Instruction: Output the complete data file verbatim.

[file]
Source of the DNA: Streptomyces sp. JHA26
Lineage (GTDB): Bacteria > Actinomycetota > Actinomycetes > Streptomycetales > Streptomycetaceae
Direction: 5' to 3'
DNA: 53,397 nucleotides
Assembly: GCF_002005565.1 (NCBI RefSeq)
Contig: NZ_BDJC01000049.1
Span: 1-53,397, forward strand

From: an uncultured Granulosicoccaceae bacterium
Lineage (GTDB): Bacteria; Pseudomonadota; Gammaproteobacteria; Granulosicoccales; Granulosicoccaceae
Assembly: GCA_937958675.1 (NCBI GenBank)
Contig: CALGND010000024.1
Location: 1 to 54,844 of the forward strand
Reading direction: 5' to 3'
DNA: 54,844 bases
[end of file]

Source of the DNA: Streptomyces sp. JHA26
Lineage (GTDB): Bacteria > Actinomycetota > Actinomycetes > Streptomycetales > Streptomycetaceae
Direction: 5' to 3'
DNA: 53,397 nucleotides
Assembly: GCF_002005565.1 (NCBI RefSeq)
Contig: NZ_BDJC01000049.1
Span: 1-53,397, forward strand

From: an uncultured Granulosicoccaceae bacterium
Lineage (GTDB): Bacteria; Pseudomonadota; Gammaproteobacteria; Granulosicoccales; Granulosicoccaceae
Assembly: GCA_937958675.1 (NCBI GenBank)
Contig: CALGND010000024.1
Location: 1 to 54,844 of the forward strand
Reading direction: 5' to 3'
DNA: 54,844 bases